If you are bringing a new puppy home, there are different steps for you to follow, but it’s a new puzzle if you already have other pets.
Introducing a puppy to a house full of other dogs and/or cats can be a struggle. That doesn’t mean that it is impossible. You need to be careful while you are in the adjustment period and take extra steps to make sure both your new puppy and the other pets in the house are happy. You also want to make sure you have the best products for your pet.
Throughout the process, make sure that you are reading the body language of your individual pets. There are plenty of resources online that have resources to help you with your new puppy for more info.
If You Have Cats
Dogs and cats can easily live together if time is taken to introduce them and set clear boundaries. The transition will have to be done slowly and taken step by step to ensure both your new pup and your cat feel comfortable at home.
When first bringing your puppy home, you should separate the cat and puppy in adjacent rooms separated by a door. Your cat should have all the basic pet supplies (litter box, food, water, etc.). This means that you and your puppy can get used to one another without outside influence.
When you and your puppy are on good terms, you should put a blanket with the puppy’s scent in the room with the cat. This allows them to get used to the scent and make the transition to living together easier. Once the two animals get comfortable in their rooms, switch their places. Do this a few times before introducing them to one another officially.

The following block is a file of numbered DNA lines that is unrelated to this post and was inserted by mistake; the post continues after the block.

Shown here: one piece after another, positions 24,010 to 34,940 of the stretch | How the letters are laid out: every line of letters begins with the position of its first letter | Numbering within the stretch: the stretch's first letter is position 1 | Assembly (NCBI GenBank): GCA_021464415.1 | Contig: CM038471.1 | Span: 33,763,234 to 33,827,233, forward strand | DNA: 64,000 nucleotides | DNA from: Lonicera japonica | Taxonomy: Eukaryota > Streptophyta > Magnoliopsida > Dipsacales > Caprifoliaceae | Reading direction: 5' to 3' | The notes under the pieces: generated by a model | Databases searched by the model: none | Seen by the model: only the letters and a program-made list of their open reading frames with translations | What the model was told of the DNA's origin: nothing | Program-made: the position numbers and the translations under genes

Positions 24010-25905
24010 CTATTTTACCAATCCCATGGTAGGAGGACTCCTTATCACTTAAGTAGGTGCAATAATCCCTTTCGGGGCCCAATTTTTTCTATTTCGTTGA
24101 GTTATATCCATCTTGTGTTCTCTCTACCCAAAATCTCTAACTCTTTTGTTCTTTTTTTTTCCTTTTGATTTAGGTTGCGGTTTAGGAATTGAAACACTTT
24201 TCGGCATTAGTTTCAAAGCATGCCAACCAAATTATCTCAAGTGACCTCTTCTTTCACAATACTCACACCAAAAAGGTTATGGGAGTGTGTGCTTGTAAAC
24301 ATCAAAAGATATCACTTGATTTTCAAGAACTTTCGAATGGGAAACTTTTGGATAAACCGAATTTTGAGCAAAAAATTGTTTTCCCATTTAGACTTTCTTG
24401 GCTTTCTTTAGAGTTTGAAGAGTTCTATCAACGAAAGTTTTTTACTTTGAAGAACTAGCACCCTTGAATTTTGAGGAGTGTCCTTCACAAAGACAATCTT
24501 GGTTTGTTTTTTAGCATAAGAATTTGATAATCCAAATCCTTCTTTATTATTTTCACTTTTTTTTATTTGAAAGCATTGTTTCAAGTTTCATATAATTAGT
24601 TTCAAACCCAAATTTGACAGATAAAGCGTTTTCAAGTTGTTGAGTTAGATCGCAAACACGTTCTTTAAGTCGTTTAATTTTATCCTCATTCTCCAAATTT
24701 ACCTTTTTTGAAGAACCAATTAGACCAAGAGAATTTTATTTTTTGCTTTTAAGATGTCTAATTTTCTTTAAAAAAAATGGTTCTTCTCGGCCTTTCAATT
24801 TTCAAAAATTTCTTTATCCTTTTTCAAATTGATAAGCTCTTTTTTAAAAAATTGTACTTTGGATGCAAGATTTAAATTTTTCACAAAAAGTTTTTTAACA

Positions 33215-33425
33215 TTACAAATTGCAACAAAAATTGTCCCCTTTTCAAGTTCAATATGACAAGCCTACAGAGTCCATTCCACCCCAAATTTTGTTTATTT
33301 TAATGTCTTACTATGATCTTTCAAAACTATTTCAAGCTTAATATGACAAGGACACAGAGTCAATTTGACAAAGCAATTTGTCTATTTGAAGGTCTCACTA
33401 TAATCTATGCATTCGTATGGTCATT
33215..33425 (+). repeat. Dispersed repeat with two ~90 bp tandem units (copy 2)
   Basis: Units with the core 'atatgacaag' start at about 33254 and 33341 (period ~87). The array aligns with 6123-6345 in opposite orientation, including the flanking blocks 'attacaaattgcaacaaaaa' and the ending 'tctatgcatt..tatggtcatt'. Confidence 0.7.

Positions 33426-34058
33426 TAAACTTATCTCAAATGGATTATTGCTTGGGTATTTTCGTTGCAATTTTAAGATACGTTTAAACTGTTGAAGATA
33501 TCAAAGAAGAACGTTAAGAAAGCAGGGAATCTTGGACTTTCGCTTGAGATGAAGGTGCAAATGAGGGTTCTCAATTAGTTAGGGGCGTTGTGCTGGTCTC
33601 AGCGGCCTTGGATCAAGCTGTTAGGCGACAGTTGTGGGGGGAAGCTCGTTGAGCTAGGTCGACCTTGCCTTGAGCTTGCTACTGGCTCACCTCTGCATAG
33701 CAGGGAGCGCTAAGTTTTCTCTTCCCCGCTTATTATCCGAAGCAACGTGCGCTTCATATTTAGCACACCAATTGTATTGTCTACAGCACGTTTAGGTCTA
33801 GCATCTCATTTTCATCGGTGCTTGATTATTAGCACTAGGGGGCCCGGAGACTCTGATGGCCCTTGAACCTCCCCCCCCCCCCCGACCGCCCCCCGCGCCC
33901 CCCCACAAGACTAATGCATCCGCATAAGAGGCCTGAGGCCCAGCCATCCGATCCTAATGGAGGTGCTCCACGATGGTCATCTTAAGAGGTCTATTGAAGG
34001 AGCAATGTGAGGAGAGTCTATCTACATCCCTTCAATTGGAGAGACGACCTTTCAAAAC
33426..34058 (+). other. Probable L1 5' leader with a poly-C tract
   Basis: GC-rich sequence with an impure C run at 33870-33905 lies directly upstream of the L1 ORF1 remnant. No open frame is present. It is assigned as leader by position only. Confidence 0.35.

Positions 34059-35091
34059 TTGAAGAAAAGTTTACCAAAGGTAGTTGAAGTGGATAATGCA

It’s important to give equal time to each animal so that neither feels neglected. Your cat should have all the basic pet supplies (litter box, food, water, etc.).
If You Have Dogs
If you have other dogs, the steps for getting the animals adjusted to one another will be different. It is best to introduce the animals to one another face to face first. Make sure they are meeting somewhere neutral (like a park or the neighbor’s yard). This will ensure that your older dog is not territorial and will open up more easily to the puppy.
The first meeting should take place between unleashed dogs and between a chain-link fence. This allows both dog and puppy to feel safe and not restricted. They are less likely to be aggressive as well.
Another good way to get the dogs comfortable with one another is parallel walking. This means that the two dogs are walking together on separate leashes. Make sure the tension is loose, and you are giving the dogs plenty of room to walk. It’s important to ease into the nose-sniffing range and not allow for any challenge staring between the two dogs. Read their body language and check-in to make sure the meeting is going smoothly.
If they are friendly during the walks, now is the time to enter the home territory. Start in the yard and work slowly, separating the pair every few minutes, so they don’t get too excited. If you have multiple dogs already, have the pup meet them one at a time. When it’s time to go inside, have your resident dogs meet the new puppy.
Remember, every animal is different. Just because your friend’s dog got away with their new puppy right away doesn’t mean yours will, so it’s always best to take things slow. With patience and consistency, you’ll be able to have a happy home where everyone gets along!